stink

verb
\ ˈstiŋk How to pronounce stink (audio) \
stank\ ˈstaŋk How to pronounce stink (audio) \ or stunk\ ˈstəŋk How to pronounce stink (audio) \; stunk; stinking

Definition of stink

 (Entry 1 of 2)

intransitive verb

1 : to emit a strong offensive odor stank of urine
2 : to be offensive the election stank of corruption also : to be in bad repute
3 : to possess something to an offensive degree stinking with wealth
4 : to be extremely bad or unpleasant the performance stank that news really stinks

stink

noun

Definition of stink (Entry 2 of 2)

1 : a strong offensive odor : stench
2 : a public outcry against something : fuss made a big stink when asked to leave

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Other Words from stink

Verb

stinky \ ˈstiŋ-​kē How to pronounce stink (audio) \ adjective

Synonyms & Antonyms for stink

Synonyms: Verb

Synonyms: Noun

Antonyms: Noun

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Examples of stink in a Sentence

Verb The food is good at that restaurant, but the service stinks. Having a root canal stinks. Noun People raised a stink about the new law. He kicked up a stink about the way he'd been treated.
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Recent Examples on the Web: Verb Toyota and Lexus had a problem with dashboards that would crack, melt, ooze and stink in extremely hot weather. Ray Magliozzi, San Diego Union-Tribune, 5 Sep. 2021 The defense continues to stink it up with a remade offensive line in front of Derek Carr struggling to come together. Vincent Frank, Forbes, 2 Sep. 2021 Rely on a Carolina rig baited with fresh shrimp — not pre-cooked — has been the key bait, but night crawlers, stink baits and cut shad are productive. cleveland, 1 July 2021 Amorphophallus titanum, also called corpse flowers, can grow up to 10 feet tall and stink like rotting flesh, though the smell is clearly not enough to keep crowds away. Christine Fernando, USA TODAY, 21 May 2021 The merino adds a softness that’s missing from Surpass and fights stink better, too. James Lynch, Popular Mechanics, 19 May 2021 Ahlers said the response in her neighborhood has been mostly positive, but noted some naysayers on Facebook have raised concerns about traffic or made crude comments, such as suggesting the bison would make the area stink. Bill Ruthhart, chicagotribune.com, 29 Apr. 2021 The departure was pre-planned but the optics stink. Paul Bedard, Washington Examiner, 10 Apr. 2021 Which is a long way of saying TML very likely will stink today. Paul Daugherty, The Enquirer, 29 Mar. 2021 Recent Examples on the Web: Noun Further Reading Remember when North Carolinians raised a stink about an increasingly popular car modification dubbed the Carolina Squat? Annie White, Car and Driver, 3 Sep. 2021 To combat disposal stink, recommendations vary from fresh or frozen peels to wedges or quarters of lemon. Kristina Mcguirk, Better Homes & Gardens, 3 Sep. 2021 These Skura Style sponges dry in no time, eliminating the stink. Carolyn Forte, Good Housekeeping, 17 Aug. 2021 One hopes Gyllenhaal has someone on wait-for-the-stink duty as well. Los Angeles Times, 6 Aug. 2021 Apocrine glands become active at puberty and are primarily responsible for turning armpits into stink zones from adolescence onward. Sarah Everts, Time, 21 July 2021 Instead of crushing stink bugs like you might be compelled to do with another creepy-crawly pests, refrain... Hadley Mendelsohn, House Beautiful, 15 July 2021 Our Wildfire Season From Hell could grow worse and widespread blackouts could have voters sweating in their homes amid the stink of rotting, unrefrigerated food. Chris Cillizza, CNN, 19 July 2021 Read about Amazon's Hollywood ambitions here, Netflix losing its cool here, and the futuristic stink of Amazon's sci-fi here. Jason Parham, Wired, 9 July 2021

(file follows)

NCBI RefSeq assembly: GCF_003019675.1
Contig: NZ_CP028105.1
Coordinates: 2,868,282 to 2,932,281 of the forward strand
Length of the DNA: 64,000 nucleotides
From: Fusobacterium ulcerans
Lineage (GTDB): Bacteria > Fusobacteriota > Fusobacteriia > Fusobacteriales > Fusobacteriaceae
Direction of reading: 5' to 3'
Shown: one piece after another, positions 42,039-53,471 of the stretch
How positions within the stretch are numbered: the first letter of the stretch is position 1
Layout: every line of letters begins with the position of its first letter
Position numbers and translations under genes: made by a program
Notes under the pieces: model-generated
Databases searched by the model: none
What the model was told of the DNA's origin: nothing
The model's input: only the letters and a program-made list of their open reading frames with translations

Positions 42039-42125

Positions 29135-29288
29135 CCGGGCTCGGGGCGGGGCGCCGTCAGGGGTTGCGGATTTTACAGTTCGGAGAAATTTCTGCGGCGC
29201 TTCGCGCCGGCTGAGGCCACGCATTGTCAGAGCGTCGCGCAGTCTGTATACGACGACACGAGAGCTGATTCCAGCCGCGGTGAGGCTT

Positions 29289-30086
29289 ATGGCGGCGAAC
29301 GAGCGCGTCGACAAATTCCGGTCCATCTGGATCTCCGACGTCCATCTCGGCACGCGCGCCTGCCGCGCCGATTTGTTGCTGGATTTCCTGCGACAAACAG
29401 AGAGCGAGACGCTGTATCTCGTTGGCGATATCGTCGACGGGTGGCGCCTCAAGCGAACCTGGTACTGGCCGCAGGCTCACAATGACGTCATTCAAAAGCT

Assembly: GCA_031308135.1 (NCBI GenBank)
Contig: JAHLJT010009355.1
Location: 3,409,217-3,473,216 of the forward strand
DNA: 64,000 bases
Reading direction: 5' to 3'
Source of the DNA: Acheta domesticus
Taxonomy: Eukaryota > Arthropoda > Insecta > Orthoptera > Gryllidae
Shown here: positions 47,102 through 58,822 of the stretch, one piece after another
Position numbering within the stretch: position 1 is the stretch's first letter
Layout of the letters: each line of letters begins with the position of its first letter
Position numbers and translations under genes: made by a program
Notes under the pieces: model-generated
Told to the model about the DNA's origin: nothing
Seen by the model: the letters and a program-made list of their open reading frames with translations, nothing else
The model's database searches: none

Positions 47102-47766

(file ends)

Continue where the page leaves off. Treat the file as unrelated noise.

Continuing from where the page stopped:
These example sentences are selected automatically from various online news sources to reflect current usage of the word 'stink.' Views expressed in the examples do not represent the opinion of Merriam-Webster or its editors. Send us feedback.

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First Known Use of stink

Verb

before the 12th century, in the meaning defined at sense 1

Noun

13th century, in the meaning defined at sense 1

History and Etymology for stink

Verb

Middle English, from Old English stincan; akin to Old High German stinkan to emit a smell

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Time Traveler for stink

Time Traveler

The first known use of stink was before the 12th century

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Dictionary Entries Near stink

stingy

stink

stinkard

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Statistics for stink

Last Updated

17 Sep 2021

Cite this Entry

“Stink.” Merriam-Webster.com Dictionary, Merriam-Webster, https://www.merriam-webster.com/dictionary/stink. Accessed 26 Sep. 2021.

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More Definitions for stink

stink

verb

English Language Learners Definition of stink

 (Entry 1 of 2)

: to have a very bad smell
: to do something very poorly
: to be very low in quality

stink

noun

English Language Learners Definition of stink (Entry 2 of 2)

: a very bad smell
: a situation in which someone complains in a very angry and often public way

stink

verb
\ ˈstiŋk How to pronounce stink (audio) \
stank\ ˈstaŋk \ or stunk\ ˈstəŋk \; stunk; stinking

Kids Definition of stink

 (Entry 1 of 2)

1 : to give off or cause to have a strong unpleasant smell The garbage stinks.
2 : to be very bad or unpleasant That news really stinks.

stink

noun

Kids Definition of stink (Entry 2 of 2)

: a strong unpleasant smell

More from Merriam-Webster on stink

Nglish: Translation of stink for Spanish Speakers

Britannica English: Translation of stink for Arabic Speakers

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